WASHINGTON (Reuters) – The U.S. agency that insures traditional pensions said on Thursday it would consider ending partnerships with BlackRock (BLK.N), Goldman Sachs (GS.N) and JPMorgan Chase (JPM.N) after questions were raised about the hiring process.
The firms were hired under former Pension Benefit Guaranty Corp Director Charles Millard to manage real estate and private equity investments for the PBGC.
A draft report by the PBGC’s inspector general says phone records and emails show Millard was communicating directly with some bidders at the same time he was evaluating their proposals, in “a clear violation of the prohibition of contact with potential offerers.”
PBGC Acting Director Vince Snowbarger said no assets had yet been transferred to the three firms.
“We will work with our board to decide whether these contracts should be terminated and whether strategic partnerships fit into the board’s investment approach going forward,” Snowbarger said in a statement.
The PBGC insures “defined benefit” pensions for about 44 million workers and retirees in over 29,000 private-sector plans. Companies pay premiums to the PBGC, which steps in when pension plans become insolvent.
Representative George Miller, the Democratic chairman of the House Education and Labor Committee, said the panel was opening an investigation into Millard based on the inspector general’s report.
Efforts to reach Millard were not immediately successful.
Millard became PBGC director in late 2007 under the Republican administration of President George W. Bush and left the agency in January as Bush left office.
In an effort to boost investment returns, the PBGC in February of 2008 approved investing in a broader range of instruments, including more international equities and forays into other areas such as private equity and real estate.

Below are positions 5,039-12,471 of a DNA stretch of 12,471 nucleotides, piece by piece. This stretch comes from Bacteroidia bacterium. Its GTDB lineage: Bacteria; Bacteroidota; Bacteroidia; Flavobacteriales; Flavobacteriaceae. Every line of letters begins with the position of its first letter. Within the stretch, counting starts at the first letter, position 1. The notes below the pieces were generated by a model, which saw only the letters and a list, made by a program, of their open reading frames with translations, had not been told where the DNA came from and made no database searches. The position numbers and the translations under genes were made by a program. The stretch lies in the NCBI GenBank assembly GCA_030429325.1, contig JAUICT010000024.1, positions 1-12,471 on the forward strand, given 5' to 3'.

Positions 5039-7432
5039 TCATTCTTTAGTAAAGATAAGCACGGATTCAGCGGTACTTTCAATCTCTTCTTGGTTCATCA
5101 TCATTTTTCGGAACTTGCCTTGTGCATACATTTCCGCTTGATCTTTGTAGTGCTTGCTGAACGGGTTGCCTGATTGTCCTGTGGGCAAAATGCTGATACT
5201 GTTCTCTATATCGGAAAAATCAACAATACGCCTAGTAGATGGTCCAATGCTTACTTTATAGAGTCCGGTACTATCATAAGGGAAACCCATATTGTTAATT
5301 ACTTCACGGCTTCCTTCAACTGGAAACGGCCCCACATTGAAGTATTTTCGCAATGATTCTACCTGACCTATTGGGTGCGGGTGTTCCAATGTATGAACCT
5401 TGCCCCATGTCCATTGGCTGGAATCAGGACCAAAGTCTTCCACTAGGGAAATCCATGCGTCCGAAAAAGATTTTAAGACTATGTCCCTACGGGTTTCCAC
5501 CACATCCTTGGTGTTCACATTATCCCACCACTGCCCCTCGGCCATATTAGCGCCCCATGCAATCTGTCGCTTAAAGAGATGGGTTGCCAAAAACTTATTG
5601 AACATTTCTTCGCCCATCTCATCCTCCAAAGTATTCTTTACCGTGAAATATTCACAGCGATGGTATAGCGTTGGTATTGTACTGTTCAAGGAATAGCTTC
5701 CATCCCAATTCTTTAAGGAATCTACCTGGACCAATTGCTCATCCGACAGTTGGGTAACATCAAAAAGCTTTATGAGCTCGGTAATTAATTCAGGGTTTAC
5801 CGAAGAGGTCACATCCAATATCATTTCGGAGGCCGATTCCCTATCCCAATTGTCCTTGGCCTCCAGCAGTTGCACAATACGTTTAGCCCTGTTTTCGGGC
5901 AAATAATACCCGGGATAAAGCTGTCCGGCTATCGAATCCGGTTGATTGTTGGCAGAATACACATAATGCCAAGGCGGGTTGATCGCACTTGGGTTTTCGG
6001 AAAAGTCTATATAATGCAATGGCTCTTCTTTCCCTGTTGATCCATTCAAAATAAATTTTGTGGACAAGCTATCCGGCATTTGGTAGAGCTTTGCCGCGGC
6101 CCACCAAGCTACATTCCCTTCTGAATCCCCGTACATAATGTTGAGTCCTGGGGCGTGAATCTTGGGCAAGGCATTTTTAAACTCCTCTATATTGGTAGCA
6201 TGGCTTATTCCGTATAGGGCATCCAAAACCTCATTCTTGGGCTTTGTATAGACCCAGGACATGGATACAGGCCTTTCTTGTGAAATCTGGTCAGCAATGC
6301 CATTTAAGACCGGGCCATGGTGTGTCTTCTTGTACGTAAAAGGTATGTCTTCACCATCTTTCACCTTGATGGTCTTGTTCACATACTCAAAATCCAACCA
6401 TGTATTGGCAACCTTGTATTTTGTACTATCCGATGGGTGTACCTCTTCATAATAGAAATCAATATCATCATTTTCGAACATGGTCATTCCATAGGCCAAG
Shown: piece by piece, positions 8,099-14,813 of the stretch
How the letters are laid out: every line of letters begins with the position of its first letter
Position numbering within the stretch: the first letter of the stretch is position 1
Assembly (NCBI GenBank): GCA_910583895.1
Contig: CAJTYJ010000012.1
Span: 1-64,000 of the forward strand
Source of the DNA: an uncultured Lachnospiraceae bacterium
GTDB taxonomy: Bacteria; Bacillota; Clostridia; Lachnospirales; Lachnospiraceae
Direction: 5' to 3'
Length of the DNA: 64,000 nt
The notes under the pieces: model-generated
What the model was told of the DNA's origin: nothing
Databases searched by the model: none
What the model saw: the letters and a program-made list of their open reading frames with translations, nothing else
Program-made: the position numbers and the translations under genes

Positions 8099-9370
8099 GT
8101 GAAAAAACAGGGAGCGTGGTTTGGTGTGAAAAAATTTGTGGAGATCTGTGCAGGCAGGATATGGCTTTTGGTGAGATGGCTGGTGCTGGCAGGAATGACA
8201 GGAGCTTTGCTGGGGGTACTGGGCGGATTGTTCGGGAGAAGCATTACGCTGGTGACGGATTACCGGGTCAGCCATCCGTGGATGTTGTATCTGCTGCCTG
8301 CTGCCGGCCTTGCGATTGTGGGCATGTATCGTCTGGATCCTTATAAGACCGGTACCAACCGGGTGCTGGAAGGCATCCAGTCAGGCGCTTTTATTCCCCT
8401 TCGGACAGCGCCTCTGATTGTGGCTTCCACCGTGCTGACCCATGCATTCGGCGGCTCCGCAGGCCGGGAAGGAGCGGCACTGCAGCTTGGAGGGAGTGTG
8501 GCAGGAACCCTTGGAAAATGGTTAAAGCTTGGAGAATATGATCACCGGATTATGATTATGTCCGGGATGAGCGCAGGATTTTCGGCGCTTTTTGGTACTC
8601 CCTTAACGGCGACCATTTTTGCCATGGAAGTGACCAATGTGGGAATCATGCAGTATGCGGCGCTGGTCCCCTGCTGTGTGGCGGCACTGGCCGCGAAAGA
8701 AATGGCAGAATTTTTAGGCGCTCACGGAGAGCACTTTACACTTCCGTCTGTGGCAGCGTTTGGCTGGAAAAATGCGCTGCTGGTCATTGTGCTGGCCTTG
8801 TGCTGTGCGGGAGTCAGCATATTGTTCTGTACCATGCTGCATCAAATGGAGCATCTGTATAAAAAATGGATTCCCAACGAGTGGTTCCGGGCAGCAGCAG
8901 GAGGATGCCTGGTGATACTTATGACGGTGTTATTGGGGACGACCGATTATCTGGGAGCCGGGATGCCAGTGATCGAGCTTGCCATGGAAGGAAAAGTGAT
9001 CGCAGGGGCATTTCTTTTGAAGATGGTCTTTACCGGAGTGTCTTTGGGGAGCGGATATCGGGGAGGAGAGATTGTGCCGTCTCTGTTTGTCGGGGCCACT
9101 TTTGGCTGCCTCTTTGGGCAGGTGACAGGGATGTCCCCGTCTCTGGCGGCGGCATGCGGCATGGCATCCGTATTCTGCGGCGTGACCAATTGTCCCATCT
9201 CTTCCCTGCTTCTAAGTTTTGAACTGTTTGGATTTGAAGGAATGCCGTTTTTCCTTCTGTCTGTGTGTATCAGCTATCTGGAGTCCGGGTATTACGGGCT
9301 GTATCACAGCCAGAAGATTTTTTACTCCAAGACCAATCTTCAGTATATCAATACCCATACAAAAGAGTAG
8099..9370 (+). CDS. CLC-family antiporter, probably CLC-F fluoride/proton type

Congressional auditors issued a report last August saying the change in investment policy was riskier than acknowledged and needed stronger oversight.
Snowbarger said the PBGC board had accepted the inspector general’s recommendation that future directors refrain from involvement in the procurement process.
According to the inspector general’s report, there were nine phone calls between Millard’s phones and Goldman Sachs, a firm awarded a contract to invest up to $700 million in private equity.
Six phone calls were made with BlackRock, a firm contracted to invest up to $600 million in real estate and up to $300 million in private equity.
Ten phone calls were made in the blackout period with JPMorgan, awarded a contract to invest up to $600 million in real estate and up to $300 million in private equity.
“While our audit did not identify evidence of criminal activity by any of the bidders, the former director’s improper contacts cast serious doubt on the integrity of the procurement process,” Inspector General Rebecca Batts said in the draft report posted on the website of Miller’s committee. (Reporting by Tim Dobbyn; Editing by Gary Hill)